Dow – one of the world’s largest producers of plastics used in packaging – believes this problem does have a solution. But a global problem like this needs new thinking, new partners, and open collaboration. Everyone – from producers to consumers and NGOs to governments – must play a part.
We must do a better job of capturing and reusing our plastics waste. The use of plastics – especially in some developing countries – has outgrown current recycling capabilities. In fact, more than half of the plastics reaching the ocean come from just five Asian countries that have been overwhelmed by plastics waste. Better land-based waste collection and management practices in the most polluted regions would help stop the flow of trash into waterways.
We see a significant opportunity to reduce total global plastics leakage by 45% by 2025 with an aggressive set of integrated and targeted waste management investments. And we’re currently working with others – like Circulate Capital – to fund and develop infrastructure that captures the waste before it has an opportunity to reach our oceans.
The best opportunity we have to truly tackle this problem in the long-term is by applying the principles of a circular economy that values plastics waste for what it is: an opportunity for additional growth. By circulating plastics back into the manufacturing stream and reusing them in new applications, we can create a more sustainable and valuable recycling model. Our goal is to seed solutions-based entrepreneurs who can demonstrate the tremendous value-add of plastics - and ultimately to attract institutional investors to scale in a way that offers immense benefits to the environment as well as attractive financial returns.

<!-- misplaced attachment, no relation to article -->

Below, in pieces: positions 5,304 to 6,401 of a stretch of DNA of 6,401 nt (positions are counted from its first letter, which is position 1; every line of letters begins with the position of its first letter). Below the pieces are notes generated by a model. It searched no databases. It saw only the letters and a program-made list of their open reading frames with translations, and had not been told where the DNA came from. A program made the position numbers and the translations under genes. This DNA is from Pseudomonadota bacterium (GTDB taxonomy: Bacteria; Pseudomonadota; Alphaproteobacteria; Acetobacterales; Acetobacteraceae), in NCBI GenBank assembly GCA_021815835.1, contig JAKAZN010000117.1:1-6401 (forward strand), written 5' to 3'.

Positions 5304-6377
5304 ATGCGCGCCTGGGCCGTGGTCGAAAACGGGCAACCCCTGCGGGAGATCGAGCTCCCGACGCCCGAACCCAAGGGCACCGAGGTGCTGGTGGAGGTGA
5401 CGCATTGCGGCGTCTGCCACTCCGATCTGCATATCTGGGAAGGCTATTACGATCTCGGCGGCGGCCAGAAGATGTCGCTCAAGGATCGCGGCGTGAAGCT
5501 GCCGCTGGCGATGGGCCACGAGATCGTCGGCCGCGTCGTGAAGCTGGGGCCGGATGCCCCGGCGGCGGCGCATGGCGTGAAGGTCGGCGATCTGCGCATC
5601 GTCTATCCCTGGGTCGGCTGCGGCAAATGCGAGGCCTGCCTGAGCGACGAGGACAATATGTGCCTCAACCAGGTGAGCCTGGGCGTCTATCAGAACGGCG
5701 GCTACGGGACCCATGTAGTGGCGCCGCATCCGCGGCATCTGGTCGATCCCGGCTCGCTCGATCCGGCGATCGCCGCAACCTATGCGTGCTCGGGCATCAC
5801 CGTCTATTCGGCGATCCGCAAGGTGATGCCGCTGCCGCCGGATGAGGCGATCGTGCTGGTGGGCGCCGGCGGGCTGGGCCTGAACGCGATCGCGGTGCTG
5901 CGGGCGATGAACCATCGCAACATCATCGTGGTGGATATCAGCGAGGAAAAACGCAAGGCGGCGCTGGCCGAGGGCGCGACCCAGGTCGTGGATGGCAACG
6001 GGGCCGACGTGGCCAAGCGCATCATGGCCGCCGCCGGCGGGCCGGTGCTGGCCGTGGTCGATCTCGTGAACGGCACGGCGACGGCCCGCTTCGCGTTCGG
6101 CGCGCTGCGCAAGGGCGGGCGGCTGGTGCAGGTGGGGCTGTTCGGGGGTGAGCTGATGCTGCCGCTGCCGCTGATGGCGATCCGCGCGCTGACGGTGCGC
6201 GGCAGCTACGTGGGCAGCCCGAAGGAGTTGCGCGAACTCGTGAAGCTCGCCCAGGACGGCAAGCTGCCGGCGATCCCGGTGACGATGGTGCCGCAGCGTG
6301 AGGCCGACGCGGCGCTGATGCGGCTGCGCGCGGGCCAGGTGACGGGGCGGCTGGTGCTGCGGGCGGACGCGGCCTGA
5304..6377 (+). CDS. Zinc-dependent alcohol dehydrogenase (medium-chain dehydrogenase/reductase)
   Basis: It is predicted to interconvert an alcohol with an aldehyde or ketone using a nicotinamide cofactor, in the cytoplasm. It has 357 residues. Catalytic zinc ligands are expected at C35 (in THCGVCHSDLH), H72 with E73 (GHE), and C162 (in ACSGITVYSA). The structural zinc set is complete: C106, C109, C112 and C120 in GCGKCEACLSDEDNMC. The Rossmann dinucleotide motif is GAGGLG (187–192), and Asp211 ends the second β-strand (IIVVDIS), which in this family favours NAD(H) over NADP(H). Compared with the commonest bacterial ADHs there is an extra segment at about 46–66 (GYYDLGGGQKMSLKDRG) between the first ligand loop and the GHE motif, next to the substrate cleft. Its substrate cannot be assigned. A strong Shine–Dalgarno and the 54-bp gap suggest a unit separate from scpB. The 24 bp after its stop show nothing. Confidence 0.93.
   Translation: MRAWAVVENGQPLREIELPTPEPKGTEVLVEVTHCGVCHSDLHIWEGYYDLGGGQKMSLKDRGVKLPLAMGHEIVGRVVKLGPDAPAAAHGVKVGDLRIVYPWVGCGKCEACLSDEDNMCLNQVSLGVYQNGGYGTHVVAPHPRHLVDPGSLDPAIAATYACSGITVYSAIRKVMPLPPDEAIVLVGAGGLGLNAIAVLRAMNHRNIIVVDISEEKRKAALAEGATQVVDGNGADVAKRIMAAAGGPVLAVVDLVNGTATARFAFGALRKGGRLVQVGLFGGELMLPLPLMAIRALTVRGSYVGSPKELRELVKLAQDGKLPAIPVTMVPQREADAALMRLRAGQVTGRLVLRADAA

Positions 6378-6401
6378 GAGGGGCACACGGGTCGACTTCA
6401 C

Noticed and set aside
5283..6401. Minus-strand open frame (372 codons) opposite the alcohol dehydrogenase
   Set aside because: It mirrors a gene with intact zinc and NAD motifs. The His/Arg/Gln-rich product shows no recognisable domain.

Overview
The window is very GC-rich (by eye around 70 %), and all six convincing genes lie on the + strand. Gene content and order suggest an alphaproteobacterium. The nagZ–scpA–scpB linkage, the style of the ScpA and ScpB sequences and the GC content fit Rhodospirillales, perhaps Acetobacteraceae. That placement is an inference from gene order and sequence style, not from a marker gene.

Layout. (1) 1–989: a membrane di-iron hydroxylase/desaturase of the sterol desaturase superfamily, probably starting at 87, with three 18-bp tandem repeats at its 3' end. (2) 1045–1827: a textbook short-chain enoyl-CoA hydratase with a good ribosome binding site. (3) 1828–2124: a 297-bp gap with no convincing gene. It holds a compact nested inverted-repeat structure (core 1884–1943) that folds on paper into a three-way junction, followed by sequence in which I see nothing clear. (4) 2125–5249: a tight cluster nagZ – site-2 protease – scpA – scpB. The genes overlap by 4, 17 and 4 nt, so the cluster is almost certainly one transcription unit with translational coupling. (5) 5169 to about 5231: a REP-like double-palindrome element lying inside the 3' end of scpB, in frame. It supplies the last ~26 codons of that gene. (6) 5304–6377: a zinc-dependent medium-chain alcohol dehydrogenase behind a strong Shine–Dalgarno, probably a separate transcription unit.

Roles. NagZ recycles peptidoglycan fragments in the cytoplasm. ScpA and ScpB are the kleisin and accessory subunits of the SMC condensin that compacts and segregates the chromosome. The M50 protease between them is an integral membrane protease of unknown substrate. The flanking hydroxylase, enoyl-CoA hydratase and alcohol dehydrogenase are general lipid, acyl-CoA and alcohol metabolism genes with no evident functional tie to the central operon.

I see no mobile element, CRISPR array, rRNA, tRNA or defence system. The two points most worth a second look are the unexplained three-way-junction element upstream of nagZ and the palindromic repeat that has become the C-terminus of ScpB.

Dow and other science-based companies must lead the way in helping to innovate technologies that make it easier to recycle plastics into new products. But it will also require new commitments from government agencies, NGOs and industry to help provide the appropriate grants, loans, and capital investments necessary to seed these efforts. And it will require a healthy dose of consumer education to introduce the concept of a circular economy and demonstrate the uplifting power of collaboration.
Now is the time to resolve the issue of marine debris. We must step forward – collaboratively – to find new answers, to innovate new solutions and create new value systems that end plastics waste forever. Our oceans can take no more.